With 25 pages of appendices, 100 pages of notes and 298 illustrations for 160 pages of text, this edition of Sluijter’s dissertation reveals the labor behind a conscientiously developed inquiry into a little explored topic. When published in 1986, the dissertation helped to raise scholarly awareness of the Dutch tradition of history painting during the seventeenth century. This new edition of De ‘heydensche fabulen’maintained the original text and with it the somewhat cumbersome writing common to dissertations but uncharacteristic of Sluijter’s more recent publications. The text, now supported with updated notes as well as good black and white illustrations of the paintings and prints, successfully fulfilled Sluijter’s stated goal of making both his methods and research transparent.
The structure of the first part of the book quickly revealed Sluijter’s confidence in the value of examining pictorial tradition. Sluijter organized the history painters treating themes from Ovid’sMetamorphoses into chronologically ordered groups. This approach introduced the variations in artists’ choices of Ovidian subjects while underscoring the popularity of images based on a select group of scenes. It also emphasized the role of certain seminal images such as Bernard Solomon’s woodcuts illustrating the stories in theMetamorphoses in encouraging Dutch artists to compose similar versions of the same scene.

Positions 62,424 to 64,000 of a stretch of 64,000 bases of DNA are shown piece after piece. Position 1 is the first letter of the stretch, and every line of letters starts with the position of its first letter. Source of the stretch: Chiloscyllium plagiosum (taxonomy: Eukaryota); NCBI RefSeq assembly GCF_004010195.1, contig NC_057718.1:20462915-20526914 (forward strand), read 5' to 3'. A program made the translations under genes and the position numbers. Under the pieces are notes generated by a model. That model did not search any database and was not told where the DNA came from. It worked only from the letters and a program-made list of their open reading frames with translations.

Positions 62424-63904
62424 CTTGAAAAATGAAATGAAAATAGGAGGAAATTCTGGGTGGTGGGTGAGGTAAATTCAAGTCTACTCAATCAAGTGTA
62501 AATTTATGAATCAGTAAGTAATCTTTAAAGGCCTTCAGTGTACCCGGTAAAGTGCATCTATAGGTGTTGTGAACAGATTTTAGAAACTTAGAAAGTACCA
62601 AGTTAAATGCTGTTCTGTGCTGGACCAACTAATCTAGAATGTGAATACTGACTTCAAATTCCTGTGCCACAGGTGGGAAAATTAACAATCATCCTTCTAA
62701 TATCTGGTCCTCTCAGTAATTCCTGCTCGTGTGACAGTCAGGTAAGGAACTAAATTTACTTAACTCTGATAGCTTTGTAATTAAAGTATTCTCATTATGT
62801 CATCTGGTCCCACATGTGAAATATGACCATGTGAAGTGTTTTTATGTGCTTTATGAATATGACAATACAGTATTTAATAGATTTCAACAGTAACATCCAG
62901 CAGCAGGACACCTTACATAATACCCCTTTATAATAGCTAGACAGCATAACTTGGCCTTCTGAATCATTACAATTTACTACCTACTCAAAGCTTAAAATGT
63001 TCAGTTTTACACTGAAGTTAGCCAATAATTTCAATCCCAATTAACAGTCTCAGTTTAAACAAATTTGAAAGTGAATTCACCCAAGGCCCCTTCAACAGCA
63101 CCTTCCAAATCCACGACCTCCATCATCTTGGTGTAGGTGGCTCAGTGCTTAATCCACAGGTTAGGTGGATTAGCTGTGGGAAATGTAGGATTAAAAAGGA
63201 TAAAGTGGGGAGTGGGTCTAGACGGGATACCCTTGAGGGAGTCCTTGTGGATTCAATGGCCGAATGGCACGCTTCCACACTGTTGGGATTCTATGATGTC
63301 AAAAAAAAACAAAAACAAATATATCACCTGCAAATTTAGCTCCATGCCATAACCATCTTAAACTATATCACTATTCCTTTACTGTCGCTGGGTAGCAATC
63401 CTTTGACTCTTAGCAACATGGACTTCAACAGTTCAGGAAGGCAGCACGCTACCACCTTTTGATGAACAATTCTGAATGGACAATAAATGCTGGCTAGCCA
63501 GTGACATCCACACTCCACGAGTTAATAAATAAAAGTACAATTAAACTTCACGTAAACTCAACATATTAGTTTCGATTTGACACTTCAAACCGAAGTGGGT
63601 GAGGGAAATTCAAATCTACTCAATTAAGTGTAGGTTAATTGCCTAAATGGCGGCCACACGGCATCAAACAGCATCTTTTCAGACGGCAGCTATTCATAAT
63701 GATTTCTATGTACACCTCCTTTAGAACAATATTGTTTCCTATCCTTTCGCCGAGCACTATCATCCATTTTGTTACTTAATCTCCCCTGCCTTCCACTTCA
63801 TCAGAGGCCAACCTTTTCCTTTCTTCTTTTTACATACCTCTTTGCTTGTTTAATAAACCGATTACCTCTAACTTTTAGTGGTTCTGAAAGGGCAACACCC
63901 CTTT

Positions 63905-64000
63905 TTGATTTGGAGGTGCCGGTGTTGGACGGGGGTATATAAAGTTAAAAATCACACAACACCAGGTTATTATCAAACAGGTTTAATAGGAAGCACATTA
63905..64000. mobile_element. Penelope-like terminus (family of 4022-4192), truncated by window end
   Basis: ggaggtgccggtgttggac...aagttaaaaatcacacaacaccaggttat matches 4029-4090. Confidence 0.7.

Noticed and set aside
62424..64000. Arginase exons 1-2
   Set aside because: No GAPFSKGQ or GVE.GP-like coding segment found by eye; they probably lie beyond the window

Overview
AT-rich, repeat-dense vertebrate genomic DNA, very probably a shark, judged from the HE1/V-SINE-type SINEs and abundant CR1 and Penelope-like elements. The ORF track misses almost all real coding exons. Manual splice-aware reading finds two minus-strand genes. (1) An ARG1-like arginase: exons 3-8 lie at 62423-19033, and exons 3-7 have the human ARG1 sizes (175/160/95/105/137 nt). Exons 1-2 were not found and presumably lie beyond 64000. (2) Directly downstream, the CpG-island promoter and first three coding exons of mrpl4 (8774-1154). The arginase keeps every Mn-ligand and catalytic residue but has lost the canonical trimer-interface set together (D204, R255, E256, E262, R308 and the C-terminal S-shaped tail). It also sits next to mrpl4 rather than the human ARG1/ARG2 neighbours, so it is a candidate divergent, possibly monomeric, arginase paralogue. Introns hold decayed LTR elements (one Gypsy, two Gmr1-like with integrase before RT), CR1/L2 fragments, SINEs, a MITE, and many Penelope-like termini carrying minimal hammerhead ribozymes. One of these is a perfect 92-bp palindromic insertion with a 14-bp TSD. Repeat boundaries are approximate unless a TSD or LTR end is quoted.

Sluijter’s sensitivity to the relationship between texts and images also surfaces in the second part of the book. There, Sluijter considers the variations on several subjects that remained popular during the century, again in chronological order. The discussion of each subject begins with a summary of the associated story and contemporary literary commentary about it. Sluijter reveals wariness about using a text as a direct explanation for an image. Instead, he proposes that the texts provided a framework for inquiring about a particular scene’s possible associations and attractions. The similarities between the texts and images leads to the conclusion that whether viewed positively or negatively, eroticism characterized the depictions for artists and viewers.
In the conclusion, Sluijter applies the issue of meaning initially raised for Dutch genre painting to history painting. He refers to the information and discussions presented in the preceding chapters to suggest that the scenes from the Metamorphoses were not overtly moralizing. He also reviews seventeenth-century Dutch art theoretical literature to cast doubt on the idea that artists composed their images in order to convey a set message to the viewer. While the debate over meaning in Dutch paintings lingers, Sluijter’s dissertation attests that establishing a pictorial tradition can generate a flexible framework for understanding a type of image and can suggest the contemporary appeal of images within that tradition when the type is connected with a literary tradition.
Melinda Vander Ploeg Fallon
George Mason University